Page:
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Be Boulder Indoor Climbing Centre | Climbing Gym Review

If you follow me on Instagram or Twitter (agirlwhoclimbs on both… shameless plug!) then you may notice that I tend to hang around the same climbing gym, as all my photos at the moment have the same holds and mats in the background! Haha. I chose this climbing centre as my first to review because this is where I very first discovered bouldering in all its glory. It only seemed right to start at the beginning.

Be Boulder Indoor Climbing Centre

Be BoulderIMG_2340 - Copy is an indoor bouldering gym found in Widnes, a small town close to Liverpool and Manchester in the UK. It only opened in 2013 around Christmas so it’s still fairly new.

Walls – 3/5
The walls are built by Entre Prises and look enticing with a little bit of everything e.g slab, cove, boulder. They have a sandy texture which is good for smearing and replicates some outdoor textures, but this also means it can wear the rubber down on your shoes. I personally feel that the space could have been used better, and it would have been nice to see a solid 45 degree wall or a cave/longer roof. However there is plenty to play on and try. Another aspect making this gym unique is that it has a top out boulder. This means you can actually climbing on top of the boulder like you would outside to finish a problem. You can work on your mantle and heel rock over for topping out, or my personal move is the salmon…I’m still practicing.

Problem Quality – 5/5
Despite being on the smaller side, Be Boulder does have a lot to offer in terms of the problems and the quality. Set by Alex Fry, this iIMG_2341s the place to climb if you want to get beastly strong. Currently using a tagging system, so any colour can be any grade, this allows the climbers to get a feel for holds they may never have tried before at their current climbing level. The grading is pretty good, although there are some higher graded problems that feel lower and vice versa, but arguably you’ll get that in most centres. As good as grading is to help gauge where you are, I wouldn’t stick to climbing that grade. If you see a problem you like the look of, no matter the level, just go and climb it and have fun.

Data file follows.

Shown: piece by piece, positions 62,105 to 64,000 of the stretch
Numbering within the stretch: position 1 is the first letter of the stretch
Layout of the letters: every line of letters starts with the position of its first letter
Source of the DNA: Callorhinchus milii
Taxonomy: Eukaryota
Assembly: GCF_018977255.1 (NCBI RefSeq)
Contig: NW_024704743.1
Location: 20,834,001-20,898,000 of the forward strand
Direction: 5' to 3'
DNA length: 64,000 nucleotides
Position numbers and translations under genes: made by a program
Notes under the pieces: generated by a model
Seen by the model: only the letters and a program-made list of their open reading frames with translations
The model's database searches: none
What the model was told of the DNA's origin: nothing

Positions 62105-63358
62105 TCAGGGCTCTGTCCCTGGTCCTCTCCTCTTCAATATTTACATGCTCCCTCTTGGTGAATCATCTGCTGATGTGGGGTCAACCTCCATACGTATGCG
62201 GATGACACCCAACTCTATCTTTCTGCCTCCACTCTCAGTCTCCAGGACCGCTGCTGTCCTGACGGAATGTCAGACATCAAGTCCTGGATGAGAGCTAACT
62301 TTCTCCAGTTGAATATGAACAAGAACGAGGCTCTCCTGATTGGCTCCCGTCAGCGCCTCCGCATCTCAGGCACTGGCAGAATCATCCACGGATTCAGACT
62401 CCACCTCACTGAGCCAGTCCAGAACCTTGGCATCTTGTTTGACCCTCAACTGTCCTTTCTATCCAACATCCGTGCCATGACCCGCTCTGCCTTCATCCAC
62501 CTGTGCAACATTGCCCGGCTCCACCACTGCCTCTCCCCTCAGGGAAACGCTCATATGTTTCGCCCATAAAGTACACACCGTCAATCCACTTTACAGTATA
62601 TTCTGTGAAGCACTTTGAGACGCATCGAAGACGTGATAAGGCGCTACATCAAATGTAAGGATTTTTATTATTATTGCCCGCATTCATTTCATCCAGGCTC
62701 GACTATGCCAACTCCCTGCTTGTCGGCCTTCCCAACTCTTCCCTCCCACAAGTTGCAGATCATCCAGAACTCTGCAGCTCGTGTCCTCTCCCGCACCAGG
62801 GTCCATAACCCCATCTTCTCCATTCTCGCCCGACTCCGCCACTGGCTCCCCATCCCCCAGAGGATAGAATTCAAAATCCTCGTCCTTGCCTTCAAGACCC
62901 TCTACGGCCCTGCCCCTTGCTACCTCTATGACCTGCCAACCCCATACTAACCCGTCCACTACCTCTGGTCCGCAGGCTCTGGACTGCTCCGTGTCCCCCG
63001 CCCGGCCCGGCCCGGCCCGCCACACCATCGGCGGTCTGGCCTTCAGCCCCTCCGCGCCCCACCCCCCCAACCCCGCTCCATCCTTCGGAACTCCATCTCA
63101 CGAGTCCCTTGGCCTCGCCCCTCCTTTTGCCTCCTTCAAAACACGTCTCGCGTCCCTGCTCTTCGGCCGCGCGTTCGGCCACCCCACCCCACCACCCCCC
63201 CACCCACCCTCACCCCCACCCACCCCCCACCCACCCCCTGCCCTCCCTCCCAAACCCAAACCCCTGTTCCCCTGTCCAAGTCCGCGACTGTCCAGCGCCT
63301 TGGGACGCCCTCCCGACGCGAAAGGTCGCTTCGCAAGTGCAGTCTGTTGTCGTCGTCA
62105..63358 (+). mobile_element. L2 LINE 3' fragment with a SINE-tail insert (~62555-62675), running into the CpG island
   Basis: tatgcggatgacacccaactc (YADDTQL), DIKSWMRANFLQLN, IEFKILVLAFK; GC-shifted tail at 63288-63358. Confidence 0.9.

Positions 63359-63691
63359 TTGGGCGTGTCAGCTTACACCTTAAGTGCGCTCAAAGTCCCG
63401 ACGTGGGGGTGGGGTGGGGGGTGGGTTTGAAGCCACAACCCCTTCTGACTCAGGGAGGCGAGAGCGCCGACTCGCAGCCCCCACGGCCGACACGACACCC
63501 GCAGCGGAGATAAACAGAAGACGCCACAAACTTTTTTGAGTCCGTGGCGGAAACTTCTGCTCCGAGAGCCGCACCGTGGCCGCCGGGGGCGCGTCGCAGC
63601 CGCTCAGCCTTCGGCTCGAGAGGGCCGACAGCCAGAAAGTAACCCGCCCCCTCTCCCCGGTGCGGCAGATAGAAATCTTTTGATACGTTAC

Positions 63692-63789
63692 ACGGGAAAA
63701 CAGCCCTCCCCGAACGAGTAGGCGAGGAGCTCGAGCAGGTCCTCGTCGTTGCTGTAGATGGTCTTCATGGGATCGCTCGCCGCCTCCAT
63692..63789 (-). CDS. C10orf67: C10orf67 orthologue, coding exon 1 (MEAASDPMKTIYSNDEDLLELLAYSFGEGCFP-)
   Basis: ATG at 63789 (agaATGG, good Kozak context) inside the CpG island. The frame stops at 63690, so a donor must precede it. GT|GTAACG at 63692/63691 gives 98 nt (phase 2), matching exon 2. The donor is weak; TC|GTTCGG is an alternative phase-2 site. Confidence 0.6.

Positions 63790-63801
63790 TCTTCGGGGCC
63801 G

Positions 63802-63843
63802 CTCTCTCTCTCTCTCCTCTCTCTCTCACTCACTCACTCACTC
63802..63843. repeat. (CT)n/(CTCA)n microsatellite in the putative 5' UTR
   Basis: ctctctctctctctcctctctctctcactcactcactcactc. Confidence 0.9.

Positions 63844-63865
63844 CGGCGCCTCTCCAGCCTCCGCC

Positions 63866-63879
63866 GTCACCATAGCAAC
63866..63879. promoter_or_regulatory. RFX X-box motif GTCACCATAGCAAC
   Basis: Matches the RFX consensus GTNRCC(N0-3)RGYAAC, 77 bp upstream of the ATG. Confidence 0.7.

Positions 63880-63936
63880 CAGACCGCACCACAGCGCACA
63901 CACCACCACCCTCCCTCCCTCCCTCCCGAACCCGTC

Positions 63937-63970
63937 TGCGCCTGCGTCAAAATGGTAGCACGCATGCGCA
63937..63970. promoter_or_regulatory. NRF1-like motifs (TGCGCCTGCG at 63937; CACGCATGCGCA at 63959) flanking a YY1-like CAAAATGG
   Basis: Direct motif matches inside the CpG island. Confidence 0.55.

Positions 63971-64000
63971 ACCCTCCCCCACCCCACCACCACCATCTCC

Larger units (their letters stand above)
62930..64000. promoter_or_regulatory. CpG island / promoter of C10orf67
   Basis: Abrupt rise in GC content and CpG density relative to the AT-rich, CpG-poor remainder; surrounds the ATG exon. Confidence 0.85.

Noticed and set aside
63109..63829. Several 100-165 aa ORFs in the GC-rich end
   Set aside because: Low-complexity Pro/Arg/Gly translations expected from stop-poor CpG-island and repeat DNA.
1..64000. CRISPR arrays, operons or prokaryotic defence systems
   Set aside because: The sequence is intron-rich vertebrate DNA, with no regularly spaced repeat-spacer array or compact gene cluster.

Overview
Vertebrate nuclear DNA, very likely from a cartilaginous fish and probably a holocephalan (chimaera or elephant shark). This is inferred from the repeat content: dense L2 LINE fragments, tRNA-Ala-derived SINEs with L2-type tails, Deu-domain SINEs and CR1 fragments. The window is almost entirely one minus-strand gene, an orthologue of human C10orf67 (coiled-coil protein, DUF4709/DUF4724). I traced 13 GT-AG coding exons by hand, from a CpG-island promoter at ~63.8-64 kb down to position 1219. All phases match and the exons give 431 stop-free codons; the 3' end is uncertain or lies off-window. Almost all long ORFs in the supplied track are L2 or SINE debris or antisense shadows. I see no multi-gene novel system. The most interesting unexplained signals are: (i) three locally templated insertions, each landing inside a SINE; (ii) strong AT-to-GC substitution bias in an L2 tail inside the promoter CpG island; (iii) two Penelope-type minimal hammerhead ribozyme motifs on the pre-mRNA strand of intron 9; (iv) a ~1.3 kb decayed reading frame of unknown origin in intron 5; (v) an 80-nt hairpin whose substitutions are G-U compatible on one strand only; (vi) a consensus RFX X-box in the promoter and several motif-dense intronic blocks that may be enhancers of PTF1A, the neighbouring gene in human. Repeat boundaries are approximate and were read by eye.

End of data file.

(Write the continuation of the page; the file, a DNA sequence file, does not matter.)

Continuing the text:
Atmosphere – 5/5
The staff at Be Boulder are very welcoming and friendly, which makes for a relaxed atmosphere. This gym does seem to get quite a few parties/groups of minions kids in, and due to the size of the gym you may find yourself taking a longer rest than usual as they excitedly climb all over the walls. The gym staff will usual post on their Facebook page when the parties and groups are due in so you can plan your climbs in advance.

Amenities – 3/5IMG_2308
There is not climber specific training area (e.g. system board/campus rungs), but they do offer a gym area at the back with pull up bars, weights, foam roller etc. Also a beast maker, hanging board and climbing/swing rope are available, all of which is free to use if you’re climbing.

Climber fuel is readily available aka coffee and tea, as are a variety of snacks to keep your energy up, and plenty of sofas to plonk your tired bones down on. You’re very welcome to bring your own sandwiches and snacks.

All of the above is pretty cool, but what I love the most is that they have recently started selling Mad Rock gear! If you live in the UK and you’re a gear geek then you may understand my excitement. Mad Rock is so difficult to get hold of here, so having Sharks and a R3 crash mat on the door step is pretty awesome. Everything is available to buy or order on the website if you click here.

Conclusion
I have taken breaks from climbing here to climb at The Climbing Hangar in Liverpool, and The Boardroom in North Wales, yet I always find myself coming back. This is an awesome gem of a bouldering centre, and I like to think of Be Boulder as the small but mighty gym. I’m excited to see how it grows and develops, and would encourage you to make a trip to try it out. Don’t forget to check them out on all the social medias too – Twitter, Instagram, Facebook!

-A Girl Who Climbs